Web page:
Cool Kaurs

Why I Worked in Federal Government

College undergraduate Navya Kaur, wished to use her computer science skills for good and to help people. She grappled between interning for a large tech company and the federal government. She chose to work for the federal government. She shares with us her mixed feelings and how she used Sikhi to navigate the space. 

By Navya Kaur

Considering the current political climate, the community and faith I come from, and my personal values, it is very surprising that I ended up working in the federal government this summer. I was fortunate enough to be accepted into Coding it Forward’s Civic Digital Fellowship, a ten-week summer program that brings undergrad and grad students into federal agencies to solve pressing problems. When I told my friends and family of my decision, they were hesitant to congratulate me; they were impressed that I had been accepted into a prestigious program, but concerned about the type of work I would be doing and whose agenda I would potentially be furthering—and quite honestly, I shared the same concerns.

Context in my decision process is important, because, as a computer science major, I believe that technology is a great equalizer. I was taught that technology, if implemented ethically, could solve the world’s greatest problems. This level of positive impact that technology could have motivated me: I was excited to contribute my skills to an area that was transforming the way the world operated.

Yet, when I searched for internships, I only saw opportunities at big tech corporations, where my work seemed to be of lesser purpose and value. I wanted to have a bigger impact, which is why I turned to the civic tech space and particularly, government, to develop my skills. For instance, in tech, changing a button could increase the number of people who purchase a product, but in government, changing a button could improve the number of veterans who apply for their benefits. That is why I accepted a position at the International Trade Administration as a design fellow. I helped rethink their digital strategy for their six websites and proposed a plan to consolidate them for a better user experience. This seems like a standard project at any company; but in government, a new, minority-run business that typically has no understanding of how to export could then easily navigate to these resources and potentially become more successful. The positive implications of creating a better product are huge in government.

Yet, when I began my ten-week program at the ITA in D.C., it became clear to me that what was stranger was not the website redesign work I had been given, but being in D.C. and being surrounded by the federal government itself. It was an eerie feeling to wake up each morning and take the metro from NoMa, an area being slowly gentrified by housing structures like the one I was housed in, to the Department of Commerce, a building that neighbors the African American History Museum and sits only a couple blocks away from the White House. In my daily commutes to work, I abruptly transitioned from the poorer and predominantly black regions of D.C., where “Fuck Trump”s were graffitied on stop signs and bike trails, to patriotic, slave-built edifices flooded with Trump supporters in MAGA hats. Seeing the Trump Administration normalized, whether it be by the street shops casually selling Trump paraphernalia or my own office having framed headshots of Trump and Pence at entrances and conference rooms, was by far the most alarming.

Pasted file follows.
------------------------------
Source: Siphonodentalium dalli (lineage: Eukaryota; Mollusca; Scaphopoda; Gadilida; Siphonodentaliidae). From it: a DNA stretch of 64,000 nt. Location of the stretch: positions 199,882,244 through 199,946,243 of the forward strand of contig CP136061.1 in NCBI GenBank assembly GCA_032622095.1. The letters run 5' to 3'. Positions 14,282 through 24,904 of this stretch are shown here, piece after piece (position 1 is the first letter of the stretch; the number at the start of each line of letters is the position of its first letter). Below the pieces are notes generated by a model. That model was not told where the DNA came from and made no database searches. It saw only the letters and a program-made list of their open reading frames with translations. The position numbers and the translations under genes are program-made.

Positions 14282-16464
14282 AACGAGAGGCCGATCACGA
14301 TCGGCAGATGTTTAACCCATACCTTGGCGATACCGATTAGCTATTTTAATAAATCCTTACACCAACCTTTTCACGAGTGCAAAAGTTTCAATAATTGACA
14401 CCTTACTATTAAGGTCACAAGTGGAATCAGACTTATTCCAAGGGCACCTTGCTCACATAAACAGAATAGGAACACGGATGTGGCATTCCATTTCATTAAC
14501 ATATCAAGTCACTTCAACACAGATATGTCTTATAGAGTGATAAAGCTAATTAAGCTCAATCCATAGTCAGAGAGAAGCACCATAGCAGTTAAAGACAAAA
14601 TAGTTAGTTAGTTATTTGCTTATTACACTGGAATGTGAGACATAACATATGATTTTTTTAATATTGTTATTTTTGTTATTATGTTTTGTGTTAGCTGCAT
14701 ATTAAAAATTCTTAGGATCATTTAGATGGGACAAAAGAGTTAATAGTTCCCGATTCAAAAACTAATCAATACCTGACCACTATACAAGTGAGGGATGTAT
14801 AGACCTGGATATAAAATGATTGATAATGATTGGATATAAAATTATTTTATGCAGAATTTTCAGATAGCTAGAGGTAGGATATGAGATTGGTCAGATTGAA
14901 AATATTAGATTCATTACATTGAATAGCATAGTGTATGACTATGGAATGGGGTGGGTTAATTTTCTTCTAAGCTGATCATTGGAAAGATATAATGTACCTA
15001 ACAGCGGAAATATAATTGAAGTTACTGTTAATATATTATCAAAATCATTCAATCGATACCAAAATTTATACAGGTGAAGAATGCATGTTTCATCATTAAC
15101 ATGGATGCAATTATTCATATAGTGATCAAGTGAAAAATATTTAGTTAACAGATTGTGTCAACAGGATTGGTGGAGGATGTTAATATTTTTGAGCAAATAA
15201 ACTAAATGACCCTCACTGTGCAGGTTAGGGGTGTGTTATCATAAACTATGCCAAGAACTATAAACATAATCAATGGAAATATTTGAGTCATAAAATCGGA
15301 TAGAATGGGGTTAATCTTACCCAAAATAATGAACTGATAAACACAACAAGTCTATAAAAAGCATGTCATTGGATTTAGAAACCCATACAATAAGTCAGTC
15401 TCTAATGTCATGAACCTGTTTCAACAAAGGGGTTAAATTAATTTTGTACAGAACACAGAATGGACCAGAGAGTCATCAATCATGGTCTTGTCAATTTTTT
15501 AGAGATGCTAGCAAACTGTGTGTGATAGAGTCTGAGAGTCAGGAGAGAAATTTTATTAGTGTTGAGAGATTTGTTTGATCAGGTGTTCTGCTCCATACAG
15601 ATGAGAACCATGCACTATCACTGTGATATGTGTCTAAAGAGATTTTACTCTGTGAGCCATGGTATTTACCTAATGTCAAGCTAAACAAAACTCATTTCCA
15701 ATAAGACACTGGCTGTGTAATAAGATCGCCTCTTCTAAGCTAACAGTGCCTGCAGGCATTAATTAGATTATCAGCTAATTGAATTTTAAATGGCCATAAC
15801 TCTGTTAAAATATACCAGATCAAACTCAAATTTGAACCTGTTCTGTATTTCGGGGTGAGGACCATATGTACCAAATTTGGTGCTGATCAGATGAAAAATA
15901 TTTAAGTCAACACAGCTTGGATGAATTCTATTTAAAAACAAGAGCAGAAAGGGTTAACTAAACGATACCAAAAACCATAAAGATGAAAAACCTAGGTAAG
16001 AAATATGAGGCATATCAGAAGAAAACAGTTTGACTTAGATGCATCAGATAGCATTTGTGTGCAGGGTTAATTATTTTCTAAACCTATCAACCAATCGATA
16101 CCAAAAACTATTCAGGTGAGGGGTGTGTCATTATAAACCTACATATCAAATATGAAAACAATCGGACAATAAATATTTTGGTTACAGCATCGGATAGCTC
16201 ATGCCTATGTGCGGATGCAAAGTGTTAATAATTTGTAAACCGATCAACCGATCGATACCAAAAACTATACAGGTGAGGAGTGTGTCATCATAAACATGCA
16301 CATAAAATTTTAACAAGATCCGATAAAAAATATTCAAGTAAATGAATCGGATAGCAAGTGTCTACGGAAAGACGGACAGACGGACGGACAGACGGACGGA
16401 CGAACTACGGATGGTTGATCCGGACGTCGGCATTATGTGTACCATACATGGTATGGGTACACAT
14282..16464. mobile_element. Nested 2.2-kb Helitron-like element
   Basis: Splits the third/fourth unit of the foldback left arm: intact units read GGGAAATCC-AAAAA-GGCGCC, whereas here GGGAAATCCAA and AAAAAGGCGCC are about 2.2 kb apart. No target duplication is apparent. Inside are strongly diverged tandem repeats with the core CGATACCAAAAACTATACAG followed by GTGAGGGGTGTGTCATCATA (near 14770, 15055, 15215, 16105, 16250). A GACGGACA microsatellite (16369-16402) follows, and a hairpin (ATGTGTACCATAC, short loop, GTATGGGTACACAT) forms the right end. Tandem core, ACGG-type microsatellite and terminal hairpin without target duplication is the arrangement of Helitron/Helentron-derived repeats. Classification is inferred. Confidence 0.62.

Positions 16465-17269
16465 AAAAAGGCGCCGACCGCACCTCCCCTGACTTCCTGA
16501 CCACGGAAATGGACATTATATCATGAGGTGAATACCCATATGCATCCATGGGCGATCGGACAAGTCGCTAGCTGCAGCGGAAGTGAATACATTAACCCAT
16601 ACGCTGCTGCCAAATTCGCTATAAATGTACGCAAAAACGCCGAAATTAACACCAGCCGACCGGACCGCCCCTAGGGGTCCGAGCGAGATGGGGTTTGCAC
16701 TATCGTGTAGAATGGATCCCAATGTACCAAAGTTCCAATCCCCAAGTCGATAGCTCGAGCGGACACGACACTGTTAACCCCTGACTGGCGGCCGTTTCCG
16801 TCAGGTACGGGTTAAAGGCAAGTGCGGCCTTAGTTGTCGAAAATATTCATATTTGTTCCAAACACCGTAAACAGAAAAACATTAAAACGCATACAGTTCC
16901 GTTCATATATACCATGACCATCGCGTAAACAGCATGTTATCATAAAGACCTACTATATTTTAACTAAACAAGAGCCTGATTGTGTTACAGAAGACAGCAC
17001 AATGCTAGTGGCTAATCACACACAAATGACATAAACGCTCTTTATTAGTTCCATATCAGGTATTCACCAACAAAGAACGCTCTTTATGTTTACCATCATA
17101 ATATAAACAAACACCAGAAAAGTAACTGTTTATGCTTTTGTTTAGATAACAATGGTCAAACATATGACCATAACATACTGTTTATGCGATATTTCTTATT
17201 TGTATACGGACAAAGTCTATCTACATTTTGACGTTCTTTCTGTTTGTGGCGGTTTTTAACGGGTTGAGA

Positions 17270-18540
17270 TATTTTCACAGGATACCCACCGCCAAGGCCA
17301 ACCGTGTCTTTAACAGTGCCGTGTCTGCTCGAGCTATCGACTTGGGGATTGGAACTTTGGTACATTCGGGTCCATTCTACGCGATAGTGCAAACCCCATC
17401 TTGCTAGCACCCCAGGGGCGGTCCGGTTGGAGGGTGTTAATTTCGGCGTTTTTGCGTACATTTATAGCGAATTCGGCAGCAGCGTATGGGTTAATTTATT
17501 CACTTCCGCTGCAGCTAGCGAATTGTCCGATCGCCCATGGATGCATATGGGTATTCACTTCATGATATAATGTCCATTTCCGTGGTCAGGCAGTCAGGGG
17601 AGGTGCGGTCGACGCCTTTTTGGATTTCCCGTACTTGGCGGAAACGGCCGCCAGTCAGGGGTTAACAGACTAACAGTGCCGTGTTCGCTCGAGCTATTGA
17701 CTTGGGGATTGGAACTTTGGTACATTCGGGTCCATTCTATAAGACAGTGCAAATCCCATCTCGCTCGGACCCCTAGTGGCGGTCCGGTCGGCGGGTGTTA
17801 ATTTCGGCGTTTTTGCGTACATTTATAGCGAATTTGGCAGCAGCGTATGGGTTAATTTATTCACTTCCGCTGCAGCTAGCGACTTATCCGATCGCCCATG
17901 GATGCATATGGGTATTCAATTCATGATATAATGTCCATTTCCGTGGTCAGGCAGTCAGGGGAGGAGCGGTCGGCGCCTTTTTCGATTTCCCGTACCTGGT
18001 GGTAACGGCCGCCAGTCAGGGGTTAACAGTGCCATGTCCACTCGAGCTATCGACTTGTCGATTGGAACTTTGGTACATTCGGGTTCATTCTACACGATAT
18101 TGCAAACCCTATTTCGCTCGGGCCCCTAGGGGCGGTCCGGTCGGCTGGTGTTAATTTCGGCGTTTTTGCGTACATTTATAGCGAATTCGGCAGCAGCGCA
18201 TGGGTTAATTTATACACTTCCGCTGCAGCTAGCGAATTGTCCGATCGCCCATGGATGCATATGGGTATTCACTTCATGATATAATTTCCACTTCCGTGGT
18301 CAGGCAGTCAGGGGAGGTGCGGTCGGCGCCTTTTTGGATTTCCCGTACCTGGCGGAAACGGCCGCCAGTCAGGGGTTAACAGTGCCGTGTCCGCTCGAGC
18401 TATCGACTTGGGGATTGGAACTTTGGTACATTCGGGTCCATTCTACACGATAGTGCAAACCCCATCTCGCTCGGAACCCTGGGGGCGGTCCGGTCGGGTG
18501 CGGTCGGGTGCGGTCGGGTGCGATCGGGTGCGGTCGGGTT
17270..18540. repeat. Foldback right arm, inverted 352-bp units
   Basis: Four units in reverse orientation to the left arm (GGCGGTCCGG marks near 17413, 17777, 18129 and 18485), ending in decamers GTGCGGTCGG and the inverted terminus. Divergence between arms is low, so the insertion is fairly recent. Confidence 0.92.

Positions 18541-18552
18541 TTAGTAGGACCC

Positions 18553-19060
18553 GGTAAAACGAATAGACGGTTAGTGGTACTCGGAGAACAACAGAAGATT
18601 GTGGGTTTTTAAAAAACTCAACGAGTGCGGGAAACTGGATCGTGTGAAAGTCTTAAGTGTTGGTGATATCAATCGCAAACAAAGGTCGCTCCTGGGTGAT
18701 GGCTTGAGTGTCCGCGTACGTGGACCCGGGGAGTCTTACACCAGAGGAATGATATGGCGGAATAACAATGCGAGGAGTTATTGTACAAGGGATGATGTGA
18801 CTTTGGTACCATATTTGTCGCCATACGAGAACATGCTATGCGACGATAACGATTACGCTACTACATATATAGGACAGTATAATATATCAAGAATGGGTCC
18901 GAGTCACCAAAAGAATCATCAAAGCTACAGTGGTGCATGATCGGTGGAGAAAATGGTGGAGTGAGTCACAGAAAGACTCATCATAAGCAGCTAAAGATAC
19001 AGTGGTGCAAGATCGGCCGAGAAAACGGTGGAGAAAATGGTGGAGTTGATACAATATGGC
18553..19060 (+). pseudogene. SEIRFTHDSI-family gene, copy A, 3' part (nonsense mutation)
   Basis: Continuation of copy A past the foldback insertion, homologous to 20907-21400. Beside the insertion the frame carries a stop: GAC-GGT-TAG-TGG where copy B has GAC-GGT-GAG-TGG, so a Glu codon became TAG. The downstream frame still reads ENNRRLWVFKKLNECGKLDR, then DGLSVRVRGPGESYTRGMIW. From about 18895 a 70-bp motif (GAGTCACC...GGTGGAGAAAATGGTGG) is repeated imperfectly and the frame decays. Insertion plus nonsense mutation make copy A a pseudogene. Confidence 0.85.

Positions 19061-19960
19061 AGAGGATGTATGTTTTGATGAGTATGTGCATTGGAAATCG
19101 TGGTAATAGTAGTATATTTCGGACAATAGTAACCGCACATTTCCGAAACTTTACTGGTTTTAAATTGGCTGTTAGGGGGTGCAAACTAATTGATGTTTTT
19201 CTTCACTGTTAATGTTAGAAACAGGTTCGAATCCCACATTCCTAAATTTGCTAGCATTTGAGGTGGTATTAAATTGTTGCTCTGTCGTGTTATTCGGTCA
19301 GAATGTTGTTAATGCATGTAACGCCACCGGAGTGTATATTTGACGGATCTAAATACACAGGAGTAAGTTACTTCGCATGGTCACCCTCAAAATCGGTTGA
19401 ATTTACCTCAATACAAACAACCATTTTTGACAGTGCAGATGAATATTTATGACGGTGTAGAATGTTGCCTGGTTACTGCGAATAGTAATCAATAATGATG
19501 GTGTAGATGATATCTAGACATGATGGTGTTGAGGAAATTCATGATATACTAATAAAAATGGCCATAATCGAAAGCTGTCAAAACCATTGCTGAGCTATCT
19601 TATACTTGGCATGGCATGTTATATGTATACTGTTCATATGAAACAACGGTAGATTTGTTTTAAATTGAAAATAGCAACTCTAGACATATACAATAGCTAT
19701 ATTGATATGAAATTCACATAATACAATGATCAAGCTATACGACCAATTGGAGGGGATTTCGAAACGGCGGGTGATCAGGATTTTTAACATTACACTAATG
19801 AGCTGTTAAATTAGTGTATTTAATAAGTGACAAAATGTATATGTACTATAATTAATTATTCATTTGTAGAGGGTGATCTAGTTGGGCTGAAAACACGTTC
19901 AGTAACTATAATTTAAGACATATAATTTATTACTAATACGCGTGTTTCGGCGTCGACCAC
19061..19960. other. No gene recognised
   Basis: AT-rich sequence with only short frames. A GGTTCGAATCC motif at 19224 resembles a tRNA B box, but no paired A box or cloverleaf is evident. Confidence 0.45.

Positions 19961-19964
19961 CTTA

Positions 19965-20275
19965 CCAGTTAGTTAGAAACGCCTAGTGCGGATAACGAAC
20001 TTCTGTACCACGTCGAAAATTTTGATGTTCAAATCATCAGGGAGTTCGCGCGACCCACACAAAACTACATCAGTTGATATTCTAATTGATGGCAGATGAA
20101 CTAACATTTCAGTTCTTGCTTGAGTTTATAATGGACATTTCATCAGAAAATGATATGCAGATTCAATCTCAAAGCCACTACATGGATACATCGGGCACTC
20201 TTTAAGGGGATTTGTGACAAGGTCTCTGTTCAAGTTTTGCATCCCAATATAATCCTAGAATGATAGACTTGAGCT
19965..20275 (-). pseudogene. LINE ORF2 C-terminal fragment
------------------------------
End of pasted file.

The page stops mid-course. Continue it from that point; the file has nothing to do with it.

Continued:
It seemed wrong to me that I was somehow a part of it by being complicit. Where was my resistance?

In my reflections, I thought about the classic, Bhai Lalo and Malik Bhago sakhi. Despite being a poor man, Bhai Lalo was honest and hardworking, unlike Malik Bhago, who gathered his wealth through manipulation and deceit. As a high government official, Malik Bhago was insulted when Guru Nanak Sahib rejected his invitations for a feast, choosing to dine at Bhai Lalo’s house instead. To explain his reasoning, Guru Nanak Sahib took the roti of Bhai Lalo’s in one hand and the food of Malik Lalo’s in the other and squeezed. Since Malik Bhago exploited the poor for his own personal gain, blood trickled out from his food. However, Bhai Lalo was generous and kind; instead of blood, droplets of milk spilled out.

It may seem silly, but I often think to myself, what would happen to my food? Would blood or milk spill out? Are my intentions pure?

As I’ve progressed through my career, activism and seva have always taken a backseat—I’ve considered these to be things I only participate in on the side, while I focus on my career. After being introduced to civic tech, I now realize that these elements don’t have to be mutually exclusive—which is why the choice between working for government versus smaller roles at certain tech companies was clear to me. Government may not pay as much as tech companies, but it is refreshing to know that (typically) the ultimate goal of my work is to simply help the lives of American people with no ulterior motive. More and more people are also eliminating this separation by opting to work for value-driven companies or organizations with ethical missions and goals.

Civic tech is my way of serving my community while keeping my values intact. I encourage any other Kaur to participate in either the fellowship or other civic tech programs/projects. Since technology is constantly shifting, we need more Kaurs in these spaces to provide their input and skills. Having seen the power of civic tech first-hand and its potential to be abused, the more inclusion we see, the better solutions we can create.

Photo by Coding it Forward

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